My thesis project for the Interactive Telecommunications Program at NYU, Telestory is a secure web and phone based interface for recording stories to share with future generations of one’s family.
Mark Twain demanded that 100 years pass before the publication of his memoirs so that anyone referenced therein was no longer living. What stories do you want to pass on and how long will you wait to reveal them? Telestory generates calls at a determined frequency determined by the user (once a month, twice a year) and prompts him or her to record a story. The stories are then saved on the site until the user’s 85th birthday before automatically become public. While we can’t (yet) live forever, our voices can.
I am a huge proponent of social media and social networking sites. In fact, I participate in over 30 different sites for a variety of reasons ranging from hobbies to professional interests to social interactions and relationship management. And while my participation is only for myself, I can’t help thinking about how future generations of my family might benefit from a bird’s eye view of all this published material. Unfortunately, all this data is pretty much under lockdown. With little agreement about how to preserve and archive digital assets, I wanted to create a very simple system for telling and preserving stories from one generation to the next.
My interest in what happens to all of the ephemera we create online during our lifetime has led me down similar paths at ITP. In the Spring of my first year I created a project called Gotham Guide.
Visitors to Gotham Guide are greeted with a map of Manhattan. Together with the tour guides from Real New York Tours, I created a series of videos at some of the most interesting locations around the city and then posted quick-response (QR) codes in the vicinity of where the recordings were made. Anyone with a QR scanning application on his or her mobile phone could scan the QR code and watch the video explaining the historical significance of the space in which he or she stood. I later turned this in to an Augmented Reality app.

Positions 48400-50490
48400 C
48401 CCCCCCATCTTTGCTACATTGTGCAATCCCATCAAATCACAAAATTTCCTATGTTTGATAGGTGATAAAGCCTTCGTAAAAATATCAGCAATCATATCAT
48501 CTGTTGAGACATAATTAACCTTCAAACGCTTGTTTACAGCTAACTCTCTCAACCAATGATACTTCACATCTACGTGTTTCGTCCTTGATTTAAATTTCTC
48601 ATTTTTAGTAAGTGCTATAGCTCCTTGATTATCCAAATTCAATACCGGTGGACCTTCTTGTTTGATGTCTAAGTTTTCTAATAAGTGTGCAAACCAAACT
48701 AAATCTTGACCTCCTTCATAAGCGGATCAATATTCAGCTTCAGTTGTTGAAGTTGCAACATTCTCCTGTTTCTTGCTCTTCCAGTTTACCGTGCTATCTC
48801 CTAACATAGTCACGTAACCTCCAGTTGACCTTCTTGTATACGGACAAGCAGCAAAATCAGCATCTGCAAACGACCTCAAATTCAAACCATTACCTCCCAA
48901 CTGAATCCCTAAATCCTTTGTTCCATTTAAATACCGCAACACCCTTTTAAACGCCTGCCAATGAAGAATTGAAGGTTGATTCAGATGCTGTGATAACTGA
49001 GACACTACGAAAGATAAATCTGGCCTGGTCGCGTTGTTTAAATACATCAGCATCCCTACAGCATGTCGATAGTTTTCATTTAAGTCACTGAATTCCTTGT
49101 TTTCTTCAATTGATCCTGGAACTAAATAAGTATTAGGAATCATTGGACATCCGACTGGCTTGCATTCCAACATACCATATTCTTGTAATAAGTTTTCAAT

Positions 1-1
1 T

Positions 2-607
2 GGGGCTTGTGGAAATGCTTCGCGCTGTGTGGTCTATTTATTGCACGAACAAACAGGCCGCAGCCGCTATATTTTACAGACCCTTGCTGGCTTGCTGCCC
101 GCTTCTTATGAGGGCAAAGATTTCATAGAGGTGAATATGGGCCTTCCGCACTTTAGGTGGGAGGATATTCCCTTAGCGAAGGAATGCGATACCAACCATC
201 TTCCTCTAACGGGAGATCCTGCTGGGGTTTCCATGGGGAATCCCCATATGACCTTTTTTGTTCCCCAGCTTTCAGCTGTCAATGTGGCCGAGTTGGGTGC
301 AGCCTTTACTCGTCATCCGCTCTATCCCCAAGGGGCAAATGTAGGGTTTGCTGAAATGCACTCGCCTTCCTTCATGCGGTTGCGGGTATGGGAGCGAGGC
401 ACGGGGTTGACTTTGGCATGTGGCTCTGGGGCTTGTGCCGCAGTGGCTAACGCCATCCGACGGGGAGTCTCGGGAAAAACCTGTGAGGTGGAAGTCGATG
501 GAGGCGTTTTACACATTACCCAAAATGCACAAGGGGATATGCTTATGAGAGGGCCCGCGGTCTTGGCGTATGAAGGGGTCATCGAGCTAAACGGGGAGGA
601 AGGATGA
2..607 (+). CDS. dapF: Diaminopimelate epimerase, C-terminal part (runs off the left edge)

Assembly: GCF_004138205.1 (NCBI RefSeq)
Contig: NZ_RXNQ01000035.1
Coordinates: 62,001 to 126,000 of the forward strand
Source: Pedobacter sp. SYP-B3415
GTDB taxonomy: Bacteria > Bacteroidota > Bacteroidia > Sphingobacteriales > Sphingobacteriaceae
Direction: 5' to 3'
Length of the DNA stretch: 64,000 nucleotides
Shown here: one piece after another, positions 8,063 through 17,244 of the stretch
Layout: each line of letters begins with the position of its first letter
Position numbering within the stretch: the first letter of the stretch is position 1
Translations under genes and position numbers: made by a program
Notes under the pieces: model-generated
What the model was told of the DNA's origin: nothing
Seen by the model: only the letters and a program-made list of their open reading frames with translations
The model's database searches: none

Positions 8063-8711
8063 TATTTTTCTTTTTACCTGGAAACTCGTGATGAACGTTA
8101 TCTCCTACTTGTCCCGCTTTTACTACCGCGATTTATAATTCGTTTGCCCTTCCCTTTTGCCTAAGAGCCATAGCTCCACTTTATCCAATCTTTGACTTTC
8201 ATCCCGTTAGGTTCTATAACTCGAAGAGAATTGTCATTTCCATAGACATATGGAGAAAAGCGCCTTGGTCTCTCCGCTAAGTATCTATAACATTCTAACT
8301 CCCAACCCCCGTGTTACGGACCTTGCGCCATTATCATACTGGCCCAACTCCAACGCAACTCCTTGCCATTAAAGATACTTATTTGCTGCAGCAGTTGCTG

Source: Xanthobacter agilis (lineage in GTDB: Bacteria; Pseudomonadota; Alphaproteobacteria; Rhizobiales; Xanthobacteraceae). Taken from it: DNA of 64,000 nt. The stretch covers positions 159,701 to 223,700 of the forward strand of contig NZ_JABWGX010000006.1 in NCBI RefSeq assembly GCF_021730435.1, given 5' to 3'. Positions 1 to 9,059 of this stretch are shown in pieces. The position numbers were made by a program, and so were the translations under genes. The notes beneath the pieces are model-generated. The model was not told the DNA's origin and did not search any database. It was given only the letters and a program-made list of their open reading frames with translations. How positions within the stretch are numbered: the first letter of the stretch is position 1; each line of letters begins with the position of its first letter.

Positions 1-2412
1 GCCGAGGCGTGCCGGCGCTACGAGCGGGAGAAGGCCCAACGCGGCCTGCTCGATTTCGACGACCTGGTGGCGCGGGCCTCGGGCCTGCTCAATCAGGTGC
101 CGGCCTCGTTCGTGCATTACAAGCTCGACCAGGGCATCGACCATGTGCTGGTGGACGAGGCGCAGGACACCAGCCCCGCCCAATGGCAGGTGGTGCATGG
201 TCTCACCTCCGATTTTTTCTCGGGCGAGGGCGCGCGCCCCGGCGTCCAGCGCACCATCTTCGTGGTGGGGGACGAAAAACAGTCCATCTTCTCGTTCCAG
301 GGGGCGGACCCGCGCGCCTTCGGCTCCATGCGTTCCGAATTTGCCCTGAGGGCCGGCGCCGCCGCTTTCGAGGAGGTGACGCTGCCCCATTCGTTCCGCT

During the fall of my second year, I became frustrated with the difficulty in retrieving and capturing all the data from the various social media communities in which I participate. The project I built in response, titled “All My Life” repurposed lifestreaming software to create an archive of all my online activity going back several years. Instead of visualizing the data in linear time, I extracted a random sample of updates in Processing and placed each one in a bubble that would only reveal the contents when touched on the screen. In this way, I wanted to explore a new way for interacting with all of the content we create independent of time, and in some way try and simulate the feeling of nostalgia one gets from looking through an old high school yearbook.
Telestory will probably appeal most to people with children. My testing revealed that users with kids felt more of a need to tell stories when they knew there were offspring to pass them to. However, I believe Telestory is for anyone that wants to document their lives for future generations.
- A user signs up for an account by creating a user name and password as well as submitting her name, birthday and phone number.
- The user then selects which categories of questions she would like to answer from the following: Romance, Technology, Money, Family History, Education, Childhood, Food, Decisions
- The user provides a phone number and indicates how often she wants to be called. This frequency could be as often as once per month or as infrequent as twice per year.
- During each automatically generated call, the user will be asked one question from a list of over 100 and prompted to share a story. The story will be recorded and added to the database for that user.
- The system then calculates the user’s birthday and sets all stories private until the user is 85 years old.
- On the backend, users can log in and curate their content, change their call times and the time at which the stories will become public.
- Users also have the option of sending an email to their friends and family inviting them to call in and submit questions that will help prompt the user to tell a story that is meaningful for the family.
Telestory is built using a combination of PHP, MySQL, HTML, CSS and Asterisk.
There are so many people without whom this project would not have been brought to fruition:
Design: Noah Bell
Project Scope & Direction: Jordana Kritzer, Clay Shirky, Nancy Hechinger, Marianne Petit, Dan O’Sullivan, Alison Cornyn and Thesis Class, Nick Yulman, John Dimatos & Alex Kaufman
Beta Testers: Megan Hill, Emily Madison, Aaron Kleiner, Hayley Duitch, Jeremy Paige, Ashley Alderfer, Cheryl Uhrmacher, Jan Kritzer, Jake Bridge, Mark Maimon, Lyn Kritzer, Rebecca Masback & Jiwon Lee
Voiceover: Nathan Kaufman
Technical: Chris Kairalla, Amit Snyderman, Steve Aquillano, Dan Monzy Aminzade
View my presentations on Telestory: